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Reviews and press coverage still matter for movies
Earlier this year, we proved that high page views to online articles about movies correlates to box office success. Knowing online attention connects to a real world impact, I started wondering about publicity: what kind of early publicity makes an impact on a film’s ultimate success?
From sequels to biopics, there was a lot going on at the box office in November. Using Currents, I checked out page view data for articles about three movies that opened last month: Fantastic Beasts: The Crimes of Grindelwald, Bohemian Rhapsody, and Creed II. What stood out to me is that press mentions, social chatter, and SEO matter for films leading up to their release.
Sequels and the box office: The Crimes of Grindelwald and Creed II
Of these three films, The Crimes of Grindelwald earned the most money on opening weekend and had the most article page views leading up to opening day. Notably, the film had the most article mentions and high social media traffic months prior to opening weekend.
Two months before the film hit theaters, Warner Brothers released a trailer for the Fantastic Beasts sequel with a major revelation. Questions abounded, from concerns about the Nagini twist to casting choices. Outlets like HuffPost, Slate, and The Wrap wrote stories about the movie.
For three days after the trailer was released, from September 25 – 27, social media drove 43% of traffic to articles about the film. Social media platforms that were influential in driving traffic included Facebook (40% of views), Twitter (3% of views), and Instagram (1% of views).
Over that same time period, there were 44 daily articles viewed about The Crimes of Grindelwald—five times the norm. Fast forward two months, and attention surged once more around the time of the film’s release. Accio galleons.
Compare this to attention for articles about Creed II. Of this group of films, Creed II had the lowest opening weekend revenue and less attention paid to coverage around the time of the release of a second trailer.
While people were reading 44 different articles daily across our network about Grindelwald, we only saw four articles about Creed II that were getting traction. Articles about Creed II also had half the social media traffic as Grindelwald.
This matches the pattern we saw when we studied movies from 2017 and their box office returns. Analyzing reader interest in articles about movies online showed that more readers correlates to more money at the box office. While it’s possible for a small selection of articles to receive a large amount of page views, it’s a safe bet to say more articles written about a film doesn’t hurt your chances of connecting with more readers.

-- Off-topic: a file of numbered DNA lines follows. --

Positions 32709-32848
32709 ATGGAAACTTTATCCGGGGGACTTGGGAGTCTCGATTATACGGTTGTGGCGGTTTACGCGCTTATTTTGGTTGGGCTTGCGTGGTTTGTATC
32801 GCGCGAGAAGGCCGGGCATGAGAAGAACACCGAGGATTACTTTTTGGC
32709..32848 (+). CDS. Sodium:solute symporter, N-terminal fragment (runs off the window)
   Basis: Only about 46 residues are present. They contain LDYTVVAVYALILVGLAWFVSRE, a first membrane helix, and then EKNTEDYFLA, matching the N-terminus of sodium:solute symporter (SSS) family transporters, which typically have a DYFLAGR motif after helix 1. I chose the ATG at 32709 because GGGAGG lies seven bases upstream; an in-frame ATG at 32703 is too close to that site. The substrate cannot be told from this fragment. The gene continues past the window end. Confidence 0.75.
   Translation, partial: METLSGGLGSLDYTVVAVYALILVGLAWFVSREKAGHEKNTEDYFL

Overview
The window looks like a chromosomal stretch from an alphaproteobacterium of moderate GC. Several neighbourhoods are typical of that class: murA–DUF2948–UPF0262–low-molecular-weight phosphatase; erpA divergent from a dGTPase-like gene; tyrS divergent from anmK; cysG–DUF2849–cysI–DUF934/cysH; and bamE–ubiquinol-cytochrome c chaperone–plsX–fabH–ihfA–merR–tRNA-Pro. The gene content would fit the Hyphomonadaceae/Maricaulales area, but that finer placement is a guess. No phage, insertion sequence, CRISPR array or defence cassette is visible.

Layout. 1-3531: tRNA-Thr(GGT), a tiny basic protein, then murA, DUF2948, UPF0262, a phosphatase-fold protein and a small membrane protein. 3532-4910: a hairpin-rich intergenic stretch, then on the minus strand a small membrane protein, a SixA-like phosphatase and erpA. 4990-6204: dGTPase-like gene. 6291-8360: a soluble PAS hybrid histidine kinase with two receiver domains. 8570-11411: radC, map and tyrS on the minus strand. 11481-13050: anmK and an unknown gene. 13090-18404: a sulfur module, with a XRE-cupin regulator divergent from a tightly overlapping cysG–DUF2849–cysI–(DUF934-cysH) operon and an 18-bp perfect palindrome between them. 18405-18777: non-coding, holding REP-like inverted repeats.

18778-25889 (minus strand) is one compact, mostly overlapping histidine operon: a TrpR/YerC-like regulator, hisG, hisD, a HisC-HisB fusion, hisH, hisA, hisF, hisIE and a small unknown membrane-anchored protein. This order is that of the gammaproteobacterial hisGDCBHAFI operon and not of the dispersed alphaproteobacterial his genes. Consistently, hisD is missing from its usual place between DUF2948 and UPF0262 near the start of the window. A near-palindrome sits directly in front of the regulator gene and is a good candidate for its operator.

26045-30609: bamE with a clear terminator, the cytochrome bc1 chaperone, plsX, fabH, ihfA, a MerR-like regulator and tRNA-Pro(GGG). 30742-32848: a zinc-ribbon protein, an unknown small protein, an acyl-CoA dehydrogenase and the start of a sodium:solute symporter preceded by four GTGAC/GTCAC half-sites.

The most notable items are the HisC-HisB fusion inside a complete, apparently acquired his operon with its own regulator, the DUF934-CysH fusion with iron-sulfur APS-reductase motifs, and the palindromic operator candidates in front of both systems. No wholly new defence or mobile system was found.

“Can anybody find me somebody to love?” and other search terms related to Bohemian Rhapsody (I’m guessing)
Bohemian Rhapsody, which came out on November 2, ranked #1 on opening weekend. Of these films, Bohemian Rhapsody had the highest search traffic. The week before the release, search engines drove over half of traffic; after the release, nearly three-quarters of traffic to articles about Bohemian Rhapsody came from search referrals.
For the combined week prior and week after the release, the list of top external referral traffic sources shows the power of search:
While other search engines, like Bing, and question-and-answer website like Quora also make the list, Google Search sent the bulk of traffic to articles about Bohemian Rhapsody. According to Google Trends, the top five related queries for the movie from October 26 to November 8 were:
- bohemian rhapsody movie run time
- bohemian rhapsody movie reviews
- watch bohemian rhapsody movie
- bohemian rhapsody wiki
- bohemian rhapsody movie accuracy
For questions about everything from runtime to reviews, it makes sense that people would be inclined to turn to search engines. Covering movies or looking to get coverage? Make sure these are the types of questions being answered.
Online attention as a lens into real-world impact
When it comes to movies, getting the conversation going online in the months and weeks before opening weekend can yield better results at the box office.
This serves as a good reminder that the main goal should be to get people to read about a movie, period. Whether that’s from social networks buzzing about a surprising trailer or searches for the true story behind a plot line, there are a number of ways to approach getting more attention.
Any way you do it, the data shows that your efforts will pay off when it comes to movie revenue success. And while this post only takes movies into account, it’s also a reminder to keep an eye on online attention data and foster readership before any kind of launch.
Now I’m off to buy my tickets for Mary Poppins Returns.